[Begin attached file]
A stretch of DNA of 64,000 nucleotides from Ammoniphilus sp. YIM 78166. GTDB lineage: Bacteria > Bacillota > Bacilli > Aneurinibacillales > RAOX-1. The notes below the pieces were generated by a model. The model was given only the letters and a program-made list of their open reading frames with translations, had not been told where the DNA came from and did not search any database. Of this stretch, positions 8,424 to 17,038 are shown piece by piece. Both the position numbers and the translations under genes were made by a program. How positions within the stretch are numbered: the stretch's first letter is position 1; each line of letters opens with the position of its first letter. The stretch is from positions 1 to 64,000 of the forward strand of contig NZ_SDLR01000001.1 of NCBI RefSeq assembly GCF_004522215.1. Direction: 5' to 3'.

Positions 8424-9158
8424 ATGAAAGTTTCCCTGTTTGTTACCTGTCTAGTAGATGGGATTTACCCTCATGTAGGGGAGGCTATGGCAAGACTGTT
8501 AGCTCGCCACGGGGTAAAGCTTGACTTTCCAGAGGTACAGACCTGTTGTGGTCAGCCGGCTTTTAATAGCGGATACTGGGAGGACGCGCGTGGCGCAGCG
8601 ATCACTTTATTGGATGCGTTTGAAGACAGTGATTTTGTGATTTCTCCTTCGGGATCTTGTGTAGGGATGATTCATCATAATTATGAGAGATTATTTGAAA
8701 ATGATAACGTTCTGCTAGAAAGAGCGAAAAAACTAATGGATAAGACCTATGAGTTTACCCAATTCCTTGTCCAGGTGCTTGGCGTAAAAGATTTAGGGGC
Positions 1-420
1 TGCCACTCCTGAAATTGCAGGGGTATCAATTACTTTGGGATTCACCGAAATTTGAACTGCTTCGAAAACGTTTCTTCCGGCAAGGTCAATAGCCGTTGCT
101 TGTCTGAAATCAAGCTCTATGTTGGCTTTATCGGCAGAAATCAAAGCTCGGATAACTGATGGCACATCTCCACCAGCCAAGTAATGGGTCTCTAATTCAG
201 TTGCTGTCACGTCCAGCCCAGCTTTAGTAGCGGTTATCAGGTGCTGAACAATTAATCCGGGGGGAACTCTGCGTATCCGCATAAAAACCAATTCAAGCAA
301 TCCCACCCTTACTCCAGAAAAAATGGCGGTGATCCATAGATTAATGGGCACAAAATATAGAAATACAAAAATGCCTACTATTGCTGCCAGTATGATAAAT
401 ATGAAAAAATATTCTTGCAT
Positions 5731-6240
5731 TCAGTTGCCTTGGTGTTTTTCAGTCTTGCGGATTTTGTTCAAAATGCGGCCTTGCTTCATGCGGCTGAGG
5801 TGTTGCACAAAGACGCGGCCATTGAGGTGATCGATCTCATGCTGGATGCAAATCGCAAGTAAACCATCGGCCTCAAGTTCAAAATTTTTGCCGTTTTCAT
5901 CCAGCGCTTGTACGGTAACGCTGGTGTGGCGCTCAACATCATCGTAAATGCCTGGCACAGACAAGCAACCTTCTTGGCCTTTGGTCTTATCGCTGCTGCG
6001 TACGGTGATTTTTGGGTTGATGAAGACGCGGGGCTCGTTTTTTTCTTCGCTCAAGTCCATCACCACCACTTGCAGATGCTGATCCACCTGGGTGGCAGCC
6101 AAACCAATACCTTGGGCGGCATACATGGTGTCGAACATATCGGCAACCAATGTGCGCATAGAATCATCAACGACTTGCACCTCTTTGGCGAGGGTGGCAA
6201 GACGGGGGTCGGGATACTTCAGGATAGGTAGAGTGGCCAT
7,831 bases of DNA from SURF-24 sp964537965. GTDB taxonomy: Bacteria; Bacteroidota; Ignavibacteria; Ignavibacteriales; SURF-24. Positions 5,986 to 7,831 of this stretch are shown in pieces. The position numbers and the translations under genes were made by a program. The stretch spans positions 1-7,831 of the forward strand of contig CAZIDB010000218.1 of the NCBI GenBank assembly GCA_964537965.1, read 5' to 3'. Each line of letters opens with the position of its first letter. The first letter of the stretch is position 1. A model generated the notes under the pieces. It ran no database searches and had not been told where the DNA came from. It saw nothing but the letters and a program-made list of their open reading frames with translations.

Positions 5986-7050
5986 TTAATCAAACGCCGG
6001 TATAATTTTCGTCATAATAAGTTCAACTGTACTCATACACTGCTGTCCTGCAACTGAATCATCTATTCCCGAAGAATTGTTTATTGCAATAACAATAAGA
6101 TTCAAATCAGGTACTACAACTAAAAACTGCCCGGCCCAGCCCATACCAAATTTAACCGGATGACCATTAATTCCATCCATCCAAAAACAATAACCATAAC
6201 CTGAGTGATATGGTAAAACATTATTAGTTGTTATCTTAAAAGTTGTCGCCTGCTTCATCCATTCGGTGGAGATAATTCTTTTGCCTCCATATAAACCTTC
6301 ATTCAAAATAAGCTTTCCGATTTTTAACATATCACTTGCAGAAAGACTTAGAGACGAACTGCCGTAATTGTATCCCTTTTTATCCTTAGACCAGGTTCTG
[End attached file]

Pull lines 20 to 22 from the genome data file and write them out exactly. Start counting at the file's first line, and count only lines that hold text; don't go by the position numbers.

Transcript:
7,831 bases of DNA from SURF-24 sp964537965. GTDB taxonomy: Bacteria; Bacteroidota; Ignavibacteria; Ignavibacteriales; SURF-24. Positions 5,986 to 7,831 of this stretch are shown in pieces. The position numbers and the translations under genes were made by a program. The stretch spans positions 1-7,831 of the forward strand of contig CAZIDB010000218.1 of the NCBI GenBank assembly GCA_964537965.1, read 5' to 3'. Each line of letters opens with the position of its first letter. The first letter of the stretch is position 1. A model generated the notes under the pieces. It ran no database searches and had not been told where the DNA came from. It saw nothing but the letters and a program-made list of their open reading frames with translations.

Positions 5986-7050
5986 TTAATCAAACGCCGG